Commemorated on December 15
The Righteous Aaron was the son of Amram and Jochebed, and the elder brother of the Prophet Moses the God-seer, and also of Miriam. He was a direct descendent of Levi by both parents. God called him “the Levite” in Exodus 4:14, when He appointed Aaron to be the spokesman for Moses, who was “slow of speech,” before the people. Later, he would also speak on behalf of Moses before Pharaoh in Egypt (Ex. 4:30; 7:2). Aaron was married to Elisheba, the daughter of the Prince of Judah (Ex. 6:23), who bore him four sons.
Moses was eighty years old and Aaron was eighty-three when they spoke to Pharaoh and asked that the Hebrews be released from their slavery. The Lord told Moses that Pharaoh would ask them for a miracle, and that Aaron should throw down his rod before him, and it would become a serpent (Ex. 7:9). When Pharaoh would not allow the Hebrews to leave Egypt, God told Moses to have Aaron stretch forth his rod over the Nile River, and it would turn to blood.
Following a succession of plagues, Pharaoh relented and let the people go, then Moses led them on their long journey to the Promised Land. In Chapter 17 of Exodus, the Hebrews fought Amalek in a battle at Rephidim. Moses stood atop a hill with the rod of God in his hand. As long as he raised his hand, the Hebrews prevailed, but when he became tired and lowered it, Amalek prevailed. Aaron and Hur sat Moses on a rock and held up his hands, one on each side. This was a prefiguration of the suffering of Christ, because the arms of Moses formed a cross. In the Greek Septuagint, the names Aaron and Hur begin with the letters Alpha and Omega, another reference to Christ (Revelation 1:8).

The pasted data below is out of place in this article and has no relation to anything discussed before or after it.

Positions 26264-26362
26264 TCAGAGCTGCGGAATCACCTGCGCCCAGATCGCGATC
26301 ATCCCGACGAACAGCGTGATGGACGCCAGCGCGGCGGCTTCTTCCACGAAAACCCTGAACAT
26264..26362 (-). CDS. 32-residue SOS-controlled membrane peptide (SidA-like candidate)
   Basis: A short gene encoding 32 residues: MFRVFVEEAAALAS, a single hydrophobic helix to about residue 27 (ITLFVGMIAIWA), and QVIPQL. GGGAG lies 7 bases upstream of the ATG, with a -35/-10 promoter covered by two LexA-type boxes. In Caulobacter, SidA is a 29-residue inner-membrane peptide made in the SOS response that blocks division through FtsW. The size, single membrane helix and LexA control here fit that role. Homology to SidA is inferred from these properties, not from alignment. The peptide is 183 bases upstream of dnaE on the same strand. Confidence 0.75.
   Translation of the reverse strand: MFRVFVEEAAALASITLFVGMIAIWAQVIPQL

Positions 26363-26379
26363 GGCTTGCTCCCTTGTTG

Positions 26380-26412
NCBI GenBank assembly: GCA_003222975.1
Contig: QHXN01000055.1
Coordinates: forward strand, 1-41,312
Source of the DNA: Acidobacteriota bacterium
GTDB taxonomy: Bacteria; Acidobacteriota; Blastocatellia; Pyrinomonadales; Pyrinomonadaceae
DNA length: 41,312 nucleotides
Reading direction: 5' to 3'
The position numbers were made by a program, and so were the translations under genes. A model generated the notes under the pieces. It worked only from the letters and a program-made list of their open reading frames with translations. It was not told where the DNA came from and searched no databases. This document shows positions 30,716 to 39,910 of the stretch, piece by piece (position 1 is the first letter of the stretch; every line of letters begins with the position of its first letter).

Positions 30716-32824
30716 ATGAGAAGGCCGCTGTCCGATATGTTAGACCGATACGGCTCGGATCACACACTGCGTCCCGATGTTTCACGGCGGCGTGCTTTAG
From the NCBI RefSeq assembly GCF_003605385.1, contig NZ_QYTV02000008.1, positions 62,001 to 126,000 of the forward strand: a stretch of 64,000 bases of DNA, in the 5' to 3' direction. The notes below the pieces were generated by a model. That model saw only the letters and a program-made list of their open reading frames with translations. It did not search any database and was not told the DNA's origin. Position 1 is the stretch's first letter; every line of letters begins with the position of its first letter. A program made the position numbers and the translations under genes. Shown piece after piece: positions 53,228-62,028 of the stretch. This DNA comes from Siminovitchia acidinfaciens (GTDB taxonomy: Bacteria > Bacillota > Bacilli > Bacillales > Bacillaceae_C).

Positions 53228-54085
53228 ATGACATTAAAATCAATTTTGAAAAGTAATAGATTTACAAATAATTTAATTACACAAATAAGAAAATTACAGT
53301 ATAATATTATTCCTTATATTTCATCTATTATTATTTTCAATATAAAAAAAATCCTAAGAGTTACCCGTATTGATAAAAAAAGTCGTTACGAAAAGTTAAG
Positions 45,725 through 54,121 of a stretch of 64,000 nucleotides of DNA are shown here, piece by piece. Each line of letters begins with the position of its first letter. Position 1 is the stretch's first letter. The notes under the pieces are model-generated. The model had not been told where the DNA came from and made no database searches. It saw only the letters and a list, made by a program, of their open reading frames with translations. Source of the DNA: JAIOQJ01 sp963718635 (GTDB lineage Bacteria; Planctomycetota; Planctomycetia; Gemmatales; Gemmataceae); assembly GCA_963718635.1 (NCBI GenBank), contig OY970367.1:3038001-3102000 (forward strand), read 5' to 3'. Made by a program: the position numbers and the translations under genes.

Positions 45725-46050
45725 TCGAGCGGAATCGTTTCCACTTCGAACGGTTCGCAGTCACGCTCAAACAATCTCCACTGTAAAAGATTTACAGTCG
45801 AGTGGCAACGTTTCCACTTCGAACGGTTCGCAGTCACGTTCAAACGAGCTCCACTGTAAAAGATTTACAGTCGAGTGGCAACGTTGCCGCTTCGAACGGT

Aaron and his sons were anointed and sanctified to serve God as priests (Exodus chapter 29). In chapter 32, Aaron fell into temptation when Moses went up on Mount Sinai to receive the Commandments. Since Moses was taking a long time, the people grew restless and asked Aaron to make them a golden idol in the form of a calf so that they could offer sacrifices. He gave into them, and Moses was angry when he returned and saw them dancing and singing before the calf. He threw down the tablets on which God had written the Ten Commandments, and then he burned the golden calf and ground it to powder. He scattered the powder on the water, and he made the people drink it. When Moses asked those who were on the Lord’s side to gather around him, the Levites came to him. He ordered them to take their swords and slay their sons, companions, and neighbors. About three thousand people were killed that day.
Later, Aaron and Miriam criticized Moses for marrying a Cushite woman (Num. 12:1). God was angry with them, so He punished Miriam with leprosy. She was healed by God seven days after Moses interceded for her.
In chapter 17 of Numbers, the people murmured against Moses and Aaron, so God commanded that the leaders of the twelve tribes should have their names inscribed on their rods and placed in the tent of testimony. God would reveal His choice to make the people cease their grumbling against Moses and his brother. Aaron’s rod bloomed miraculously in the tent of the testimony, to show that he had been chosen for this purpose.
Aaron reposed atop Mount Hor when he was one hundred and twenty-three years old. One of his descendants was Saint Elizabeth, the mother of Saint John the Baptist (Luke 1:5).